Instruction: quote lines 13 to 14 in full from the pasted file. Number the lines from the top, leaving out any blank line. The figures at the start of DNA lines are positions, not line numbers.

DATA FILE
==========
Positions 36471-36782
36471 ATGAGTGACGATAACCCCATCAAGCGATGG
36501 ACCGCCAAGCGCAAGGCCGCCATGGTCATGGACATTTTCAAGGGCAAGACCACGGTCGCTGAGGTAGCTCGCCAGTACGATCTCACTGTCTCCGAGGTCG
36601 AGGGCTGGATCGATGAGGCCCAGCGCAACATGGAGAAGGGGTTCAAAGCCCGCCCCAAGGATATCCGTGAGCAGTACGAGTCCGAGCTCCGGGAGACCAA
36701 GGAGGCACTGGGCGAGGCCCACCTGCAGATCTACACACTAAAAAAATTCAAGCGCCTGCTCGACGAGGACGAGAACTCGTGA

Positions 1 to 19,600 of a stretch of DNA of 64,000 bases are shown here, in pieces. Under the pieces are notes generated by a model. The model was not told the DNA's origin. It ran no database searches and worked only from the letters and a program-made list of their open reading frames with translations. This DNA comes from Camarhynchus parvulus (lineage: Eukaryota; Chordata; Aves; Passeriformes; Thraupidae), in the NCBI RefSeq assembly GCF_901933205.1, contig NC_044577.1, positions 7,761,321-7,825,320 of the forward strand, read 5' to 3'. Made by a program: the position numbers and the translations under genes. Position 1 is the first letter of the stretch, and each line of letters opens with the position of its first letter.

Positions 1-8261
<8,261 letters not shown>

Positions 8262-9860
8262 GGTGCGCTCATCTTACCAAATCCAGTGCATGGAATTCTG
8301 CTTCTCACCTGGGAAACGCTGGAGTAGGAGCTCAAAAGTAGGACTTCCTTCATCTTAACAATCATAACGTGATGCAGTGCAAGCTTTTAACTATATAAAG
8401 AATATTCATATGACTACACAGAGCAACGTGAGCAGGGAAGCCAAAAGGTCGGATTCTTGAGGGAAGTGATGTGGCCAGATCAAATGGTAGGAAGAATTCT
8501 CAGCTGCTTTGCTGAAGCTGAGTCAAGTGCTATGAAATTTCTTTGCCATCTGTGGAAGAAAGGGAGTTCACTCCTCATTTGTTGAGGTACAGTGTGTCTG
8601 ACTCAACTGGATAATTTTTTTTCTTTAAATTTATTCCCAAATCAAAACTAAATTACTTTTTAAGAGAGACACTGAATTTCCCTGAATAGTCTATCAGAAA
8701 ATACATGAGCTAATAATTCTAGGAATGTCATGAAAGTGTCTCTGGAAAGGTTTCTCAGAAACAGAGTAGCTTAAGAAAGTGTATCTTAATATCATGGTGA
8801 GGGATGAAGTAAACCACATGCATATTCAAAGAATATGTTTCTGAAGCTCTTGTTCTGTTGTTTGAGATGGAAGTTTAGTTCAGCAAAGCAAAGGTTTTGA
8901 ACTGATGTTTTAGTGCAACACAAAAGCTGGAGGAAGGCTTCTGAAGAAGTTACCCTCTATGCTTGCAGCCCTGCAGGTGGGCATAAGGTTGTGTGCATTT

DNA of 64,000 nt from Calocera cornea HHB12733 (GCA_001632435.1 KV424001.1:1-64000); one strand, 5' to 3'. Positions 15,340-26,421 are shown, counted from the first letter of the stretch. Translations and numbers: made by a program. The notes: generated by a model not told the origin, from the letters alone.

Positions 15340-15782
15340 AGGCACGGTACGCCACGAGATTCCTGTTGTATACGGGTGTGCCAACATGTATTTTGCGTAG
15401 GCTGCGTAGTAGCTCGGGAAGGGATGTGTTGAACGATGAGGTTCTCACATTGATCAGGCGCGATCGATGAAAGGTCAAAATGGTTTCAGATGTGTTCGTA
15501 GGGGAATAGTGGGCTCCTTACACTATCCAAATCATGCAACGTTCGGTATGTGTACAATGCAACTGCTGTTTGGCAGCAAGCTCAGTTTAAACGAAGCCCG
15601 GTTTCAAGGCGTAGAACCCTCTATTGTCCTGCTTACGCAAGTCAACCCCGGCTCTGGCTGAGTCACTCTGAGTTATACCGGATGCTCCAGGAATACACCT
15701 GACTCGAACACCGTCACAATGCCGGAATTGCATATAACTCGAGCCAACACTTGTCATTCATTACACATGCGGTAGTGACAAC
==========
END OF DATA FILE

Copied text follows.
8501 CAGCTGCTTTGCTGAAGCTGAGTCAAGTGCTATGAAATTTCTTTGCCATCTGTGGAAGAAAGGGAGTTCACTCCTCATTTGTTGAGGTACAGTGTGTCTG
8601 ACTCAACTGGATAATTTTTTTTCTTTAAATTTATTCCCAAATCAAAACTAAATTACTTTTTAAGAGAGACACTGAATTTCCCTGAATAGTCTATCAGAAA